Cable & Wireless Worldwide
||It has been suggested that this article be split into articles titled Cable & Wireless plc and Cable & Wireless Worldwide, accessible from a disambiguation page. (January 2013)|
Cable & Wireless Worldwide PLC
|Headquarters||Bracknell, Berkshire, United Kingdom|
|Revenue||£2,257 million (2011)|
|Operating income||£170 million (2011)|
|Net income||£209 million (2011)|
Cable & Wireless Worldwide PLC (informally Cable & Wireless) was a British multinational telecommunications services company headquartered in Bracknell, United Kingdom. Following a takeover by Vodafone in July 2012 its operations were integrated into Vodafone on 1 April 2013. It specialised in servicing large corporates, governments, carriers and resellers and its services included managed voice, data and IP based services. It had operations in Asia Pacific, Europe, India, the Middle East & Africa and North America. It was formed in 2010 through the split of Cable & Wireless PLC into two companies, the other being Cable & Wireless Communications.
The origins of Cable and Wireless lie in a number of British telegraph companies founded in the 1860s. In 1928 the communications operations of the British Empire were merged into a single company, initially known as Imperial and International Communications Ltd, which became Cable and Wireless Limited in 1934. In the mid-1980s, it became the first company in the UK to offer an alternative telephone service to British Telecom (via subsidiary Mercury Communications, merged into C&W in 1997). The company later offered cable TV to its customers, but sold its cable assets to NTL in 2000. Cable & Wireless Worldwide was acquired by Vodafone in July 2012, with its shares being de-listed from the London Stock Exchange.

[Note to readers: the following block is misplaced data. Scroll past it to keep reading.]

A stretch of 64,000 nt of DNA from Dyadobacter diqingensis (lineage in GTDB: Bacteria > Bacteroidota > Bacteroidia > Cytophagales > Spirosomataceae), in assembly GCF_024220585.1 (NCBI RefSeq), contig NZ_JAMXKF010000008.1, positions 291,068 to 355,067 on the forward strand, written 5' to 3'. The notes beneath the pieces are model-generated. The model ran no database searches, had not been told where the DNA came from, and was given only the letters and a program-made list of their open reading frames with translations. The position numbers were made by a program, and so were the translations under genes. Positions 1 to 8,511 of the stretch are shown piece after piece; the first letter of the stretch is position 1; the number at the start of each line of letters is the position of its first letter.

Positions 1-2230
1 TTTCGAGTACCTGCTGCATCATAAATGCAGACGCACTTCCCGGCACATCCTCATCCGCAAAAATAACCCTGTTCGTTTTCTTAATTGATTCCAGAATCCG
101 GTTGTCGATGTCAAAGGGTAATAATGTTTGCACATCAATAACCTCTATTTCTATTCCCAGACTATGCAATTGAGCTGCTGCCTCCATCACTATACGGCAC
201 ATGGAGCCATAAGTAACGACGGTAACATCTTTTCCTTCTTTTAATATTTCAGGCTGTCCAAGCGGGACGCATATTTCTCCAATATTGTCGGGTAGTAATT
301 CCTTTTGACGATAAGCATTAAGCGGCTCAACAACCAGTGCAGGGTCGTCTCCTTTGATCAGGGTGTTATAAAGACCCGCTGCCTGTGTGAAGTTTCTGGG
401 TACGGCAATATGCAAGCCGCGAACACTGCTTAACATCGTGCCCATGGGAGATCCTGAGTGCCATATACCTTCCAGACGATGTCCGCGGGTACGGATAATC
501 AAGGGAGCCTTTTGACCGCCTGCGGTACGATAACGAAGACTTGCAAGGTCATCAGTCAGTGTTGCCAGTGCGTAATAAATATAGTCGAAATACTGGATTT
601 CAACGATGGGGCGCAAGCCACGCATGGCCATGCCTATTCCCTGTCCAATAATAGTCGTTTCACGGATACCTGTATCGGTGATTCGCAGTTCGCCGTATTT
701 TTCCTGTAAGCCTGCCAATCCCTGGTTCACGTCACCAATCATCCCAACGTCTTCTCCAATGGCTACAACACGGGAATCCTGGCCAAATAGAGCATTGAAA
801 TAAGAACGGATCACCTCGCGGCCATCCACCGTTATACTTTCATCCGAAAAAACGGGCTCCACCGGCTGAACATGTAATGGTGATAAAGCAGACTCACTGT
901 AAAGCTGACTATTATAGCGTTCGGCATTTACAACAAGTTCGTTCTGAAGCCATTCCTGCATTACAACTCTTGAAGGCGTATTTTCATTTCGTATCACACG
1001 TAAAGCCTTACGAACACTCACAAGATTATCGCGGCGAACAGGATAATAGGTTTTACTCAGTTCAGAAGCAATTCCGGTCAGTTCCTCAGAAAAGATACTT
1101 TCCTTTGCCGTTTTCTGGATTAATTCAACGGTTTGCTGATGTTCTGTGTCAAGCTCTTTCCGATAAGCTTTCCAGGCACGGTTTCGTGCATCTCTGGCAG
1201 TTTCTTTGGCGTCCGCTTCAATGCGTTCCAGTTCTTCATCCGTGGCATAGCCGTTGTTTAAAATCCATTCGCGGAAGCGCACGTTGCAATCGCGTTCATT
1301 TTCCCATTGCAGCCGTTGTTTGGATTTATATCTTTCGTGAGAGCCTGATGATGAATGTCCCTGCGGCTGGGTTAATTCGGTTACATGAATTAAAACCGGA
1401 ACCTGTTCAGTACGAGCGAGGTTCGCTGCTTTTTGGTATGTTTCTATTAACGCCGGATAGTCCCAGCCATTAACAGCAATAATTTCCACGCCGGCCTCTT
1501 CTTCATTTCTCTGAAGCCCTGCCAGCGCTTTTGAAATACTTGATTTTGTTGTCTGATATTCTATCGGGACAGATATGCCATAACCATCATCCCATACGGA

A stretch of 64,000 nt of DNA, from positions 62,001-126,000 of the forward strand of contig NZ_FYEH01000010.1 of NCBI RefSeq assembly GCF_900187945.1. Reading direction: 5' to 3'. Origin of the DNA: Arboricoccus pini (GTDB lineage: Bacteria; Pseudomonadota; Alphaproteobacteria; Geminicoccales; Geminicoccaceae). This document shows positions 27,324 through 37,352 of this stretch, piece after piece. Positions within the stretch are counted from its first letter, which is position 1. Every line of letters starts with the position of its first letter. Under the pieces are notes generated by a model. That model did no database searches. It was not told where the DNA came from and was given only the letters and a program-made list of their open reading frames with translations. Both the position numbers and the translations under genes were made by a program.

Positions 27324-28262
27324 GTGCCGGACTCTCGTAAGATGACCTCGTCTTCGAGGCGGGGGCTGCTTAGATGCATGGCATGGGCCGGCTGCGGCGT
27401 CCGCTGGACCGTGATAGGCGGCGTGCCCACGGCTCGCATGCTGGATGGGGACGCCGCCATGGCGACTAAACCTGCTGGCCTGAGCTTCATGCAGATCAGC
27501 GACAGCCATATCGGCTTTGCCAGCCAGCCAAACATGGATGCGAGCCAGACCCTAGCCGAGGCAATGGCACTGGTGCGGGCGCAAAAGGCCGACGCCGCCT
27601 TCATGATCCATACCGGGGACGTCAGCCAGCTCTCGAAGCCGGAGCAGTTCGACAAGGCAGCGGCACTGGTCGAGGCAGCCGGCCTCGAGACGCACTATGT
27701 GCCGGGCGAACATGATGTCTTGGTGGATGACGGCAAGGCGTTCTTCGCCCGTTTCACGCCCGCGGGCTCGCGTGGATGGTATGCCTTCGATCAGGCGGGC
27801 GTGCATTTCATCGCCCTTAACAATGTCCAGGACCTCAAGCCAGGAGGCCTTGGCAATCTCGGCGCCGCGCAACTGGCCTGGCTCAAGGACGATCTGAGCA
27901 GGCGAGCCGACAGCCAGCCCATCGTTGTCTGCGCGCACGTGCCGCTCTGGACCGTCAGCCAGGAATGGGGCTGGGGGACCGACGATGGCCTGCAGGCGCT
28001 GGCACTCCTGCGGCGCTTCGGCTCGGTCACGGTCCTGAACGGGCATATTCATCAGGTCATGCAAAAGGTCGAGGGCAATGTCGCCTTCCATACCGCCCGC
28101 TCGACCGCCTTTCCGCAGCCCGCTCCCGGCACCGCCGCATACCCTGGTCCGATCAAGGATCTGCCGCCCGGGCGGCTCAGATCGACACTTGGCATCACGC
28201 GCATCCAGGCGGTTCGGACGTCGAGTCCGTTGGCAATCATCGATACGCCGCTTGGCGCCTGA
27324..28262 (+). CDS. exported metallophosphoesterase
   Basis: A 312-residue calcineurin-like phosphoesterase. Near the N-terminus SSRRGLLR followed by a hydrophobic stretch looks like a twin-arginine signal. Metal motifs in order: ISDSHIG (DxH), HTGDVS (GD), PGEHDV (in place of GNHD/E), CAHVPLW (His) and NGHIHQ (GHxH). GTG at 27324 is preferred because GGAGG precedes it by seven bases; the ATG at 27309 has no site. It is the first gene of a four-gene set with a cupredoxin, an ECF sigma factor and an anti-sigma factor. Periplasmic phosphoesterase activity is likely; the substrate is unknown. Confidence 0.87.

1860 to 1901
Cable and Wireless traces its history back to a number of British telegraph companies founded in the 1860s, and cites Sir John Pender as the founder. In 1869, Pender founded the Falmouth, Malta, Gibraltar Telegraph Company and the British Indian Submarine Telegraph Company, which connected the Anglo-Mediterranean cable (linking Malta to Alexandria using a cable manufactured by one of Pender's companies) to Britain and India, respectively. The London to Bombay telegraph line was completed in 1870, and in 1872 the three companies were merged with the Marseilles, Algiers and Malta Telegraph Company to form the Eastern Telegraph Company, with Pender as chairman.
The Eastern Telegraph Company expanded the cable length from 8,860 miles on its founding to 22,400 miles just 15 years later. The Company steadily took over a number of companies founded to connect the West Indies and South America, leading to a name change to The Eastern and Associated Telegraph Companies.
1901 to 2001
With increasing competition from companies using radio communications such as Marconi's Wireless Telegraph Company, it was decided in 1928 to merge the communications methods of the British Empire into one operating company, initially known as the Imperial and International Communications Ltd, later as Cable and Wireless Limited in 1934. The firm formed subsidiary corporations in various countries, such as the Indian Radio and Cable Communications Company in 1932, designed to oversee India's external communications with other countries.
Following the Labour Party's victory in the 1945 general elections, the government announced its intention to nationalise Cable and Wireless, which was carried out in 1947. While the company would remain in being as a government-owned company, continuing to own assets and operating telecommunication services outside the UK, all assets in the UK were integrated with those of the Post Office, which operated the UK's domestic telecommunications monopoly.